• Roll out a large-scale engagement programme to encourage use of the Travel Policy across departments.
  • Set a target to reduce flights.
  • Levy a sustainability charge on flights on University business to contribute to the Oxford Sustainability Fund.
  • Offset emissions from all business and international student flights, starting from the 2034/35 financial year.

After the strategy was approved, our team in Estates developed the Travel Policy. After consulting on a draft with the divisions, the Travel Policy went through the governance process as a follow-on from the Sustainability Strategy which had laid the groundwork and paved the way. Because of this, the Travel Policy was approved relatively quickly.

The Travel Policy contains a travel hierarchy, flight reduction target and flight levy which work together. The flight levy without a target would mean departments could pay the levy without having to also consider reducing their emissions. The flight levy was proposed with three price options £30/£50/£70 tCO2e, with our team recommending £30 while acknowledging that a more realistic carbon price was £50-70. This introduced the concept without unduly burdening departments already struggling with tighter budgets, higher energy prices and increasing financial pressures.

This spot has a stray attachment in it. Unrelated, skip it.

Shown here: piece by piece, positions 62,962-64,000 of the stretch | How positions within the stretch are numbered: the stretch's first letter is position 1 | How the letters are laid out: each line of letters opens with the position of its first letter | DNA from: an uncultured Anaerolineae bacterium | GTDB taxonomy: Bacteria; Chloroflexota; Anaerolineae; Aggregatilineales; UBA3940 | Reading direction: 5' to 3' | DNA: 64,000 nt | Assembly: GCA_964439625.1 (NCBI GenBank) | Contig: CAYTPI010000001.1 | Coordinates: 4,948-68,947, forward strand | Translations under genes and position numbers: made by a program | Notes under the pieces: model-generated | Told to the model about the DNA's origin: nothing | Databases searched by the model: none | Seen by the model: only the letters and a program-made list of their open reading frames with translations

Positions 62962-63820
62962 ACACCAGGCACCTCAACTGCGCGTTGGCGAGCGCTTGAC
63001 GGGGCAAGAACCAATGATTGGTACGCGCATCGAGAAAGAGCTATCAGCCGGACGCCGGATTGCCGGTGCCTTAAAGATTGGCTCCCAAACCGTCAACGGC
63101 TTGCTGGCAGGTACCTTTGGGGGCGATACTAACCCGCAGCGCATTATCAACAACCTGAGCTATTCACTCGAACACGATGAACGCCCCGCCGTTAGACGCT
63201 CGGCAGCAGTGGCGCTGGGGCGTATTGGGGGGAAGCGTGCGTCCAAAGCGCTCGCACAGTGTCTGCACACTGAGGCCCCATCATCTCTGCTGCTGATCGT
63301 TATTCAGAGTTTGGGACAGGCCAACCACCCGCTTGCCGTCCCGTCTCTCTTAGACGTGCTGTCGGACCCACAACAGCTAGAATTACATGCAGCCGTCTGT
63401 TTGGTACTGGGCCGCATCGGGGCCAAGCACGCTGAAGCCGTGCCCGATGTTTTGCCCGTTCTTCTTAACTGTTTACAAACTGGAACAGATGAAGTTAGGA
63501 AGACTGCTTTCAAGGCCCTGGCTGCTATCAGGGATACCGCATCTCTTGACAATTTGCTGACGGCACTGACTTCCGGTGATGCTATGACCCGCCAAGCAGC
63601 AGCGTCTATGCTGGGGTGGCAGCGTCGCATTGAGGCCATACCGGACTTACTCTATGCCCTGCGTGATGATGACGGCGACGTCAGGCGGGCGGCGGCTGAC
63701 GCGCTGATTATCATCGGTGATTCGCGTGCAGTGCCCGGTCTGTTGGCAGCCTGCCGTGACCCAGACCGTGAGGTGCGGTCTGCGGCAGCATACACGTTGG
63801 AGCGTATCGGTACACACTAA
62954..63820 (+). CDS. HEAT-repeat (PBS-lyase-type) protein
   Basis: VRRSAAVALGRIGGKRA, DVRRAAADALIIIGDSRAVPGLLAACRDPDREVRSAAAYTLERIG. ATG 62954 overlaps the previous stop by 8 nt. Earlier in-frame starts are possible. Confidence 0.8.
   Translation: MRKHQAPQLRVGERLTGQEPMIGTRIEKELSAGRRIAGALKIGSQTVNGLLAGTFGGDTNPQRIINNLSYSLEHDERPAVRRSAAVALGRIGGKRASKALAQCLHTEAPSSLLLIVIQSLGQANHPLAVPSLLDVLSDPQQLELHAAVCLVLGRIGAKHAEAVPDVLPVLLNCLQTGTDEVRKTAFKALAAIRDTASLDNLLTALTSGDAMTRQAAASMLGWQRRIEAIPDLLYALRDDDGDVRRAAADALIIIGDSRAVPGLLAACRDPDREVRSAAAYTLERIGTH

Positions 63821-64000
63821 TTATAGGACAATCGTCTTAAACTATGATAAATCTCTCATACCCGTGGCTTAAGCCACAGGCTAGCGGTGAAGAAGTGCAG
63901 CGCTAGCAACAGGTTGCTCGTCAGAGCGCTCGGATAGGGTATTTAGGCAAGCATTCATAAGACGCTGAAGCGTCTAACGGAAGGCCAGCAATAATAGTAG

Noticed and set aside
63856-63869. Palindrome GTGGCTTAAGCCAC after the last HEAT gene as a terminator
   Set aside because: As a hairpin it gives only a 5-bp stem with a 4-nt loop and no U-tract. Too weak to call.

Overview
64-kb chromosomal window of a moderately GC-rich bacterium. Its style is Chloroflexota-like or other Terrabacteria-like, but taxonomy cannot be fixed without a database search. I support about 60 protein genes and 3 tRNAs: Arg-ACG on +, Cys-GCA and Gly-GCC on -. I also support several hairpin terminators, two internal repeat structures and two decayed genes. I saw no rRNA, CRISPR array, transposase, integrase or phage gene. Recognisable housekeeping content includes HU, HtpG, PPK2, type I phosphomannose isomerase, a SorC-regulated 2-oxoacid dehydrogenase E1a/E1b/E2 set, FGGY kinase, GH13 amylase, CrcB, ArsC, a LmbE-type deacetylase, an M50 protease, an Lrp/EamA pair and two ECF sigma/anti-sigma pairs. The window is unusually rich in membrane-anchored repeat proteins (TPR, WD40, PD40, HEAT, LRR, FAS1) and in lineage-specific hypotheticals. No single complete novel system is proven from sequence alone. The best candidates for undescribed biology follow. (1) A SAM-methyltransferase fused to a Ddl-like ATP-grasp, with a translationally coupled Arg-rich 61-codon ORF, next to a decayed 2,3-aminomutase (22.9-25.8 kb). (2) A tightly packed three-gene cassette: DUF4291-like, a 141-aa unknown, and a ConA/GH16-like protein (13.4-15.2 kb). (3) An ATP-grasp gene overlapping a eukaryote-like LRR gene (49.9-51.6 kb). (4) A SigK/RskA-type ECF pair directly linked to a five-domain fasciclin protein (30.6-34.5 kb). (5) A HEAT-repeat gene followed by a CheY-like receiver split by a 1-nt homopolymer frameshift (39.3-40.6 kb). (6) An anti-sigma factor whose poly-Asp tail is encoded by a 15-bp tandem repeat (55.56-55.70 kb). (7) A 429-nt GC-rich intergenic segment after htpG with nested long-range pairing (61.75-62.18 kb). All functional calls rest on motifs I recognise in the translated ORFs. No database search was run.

Overlapping development of the Travel Policy, we worked with our preferred provider to determine how we could:

  1. Implement a flight levy;
  2. What needed to be contained in the monthly report they would send;
  3. How they could calculate the flight levy on each flight;
  4. Messaging on the flight levy at the time of booking, and
  5. Whether this could be charged at the time of booking or separately.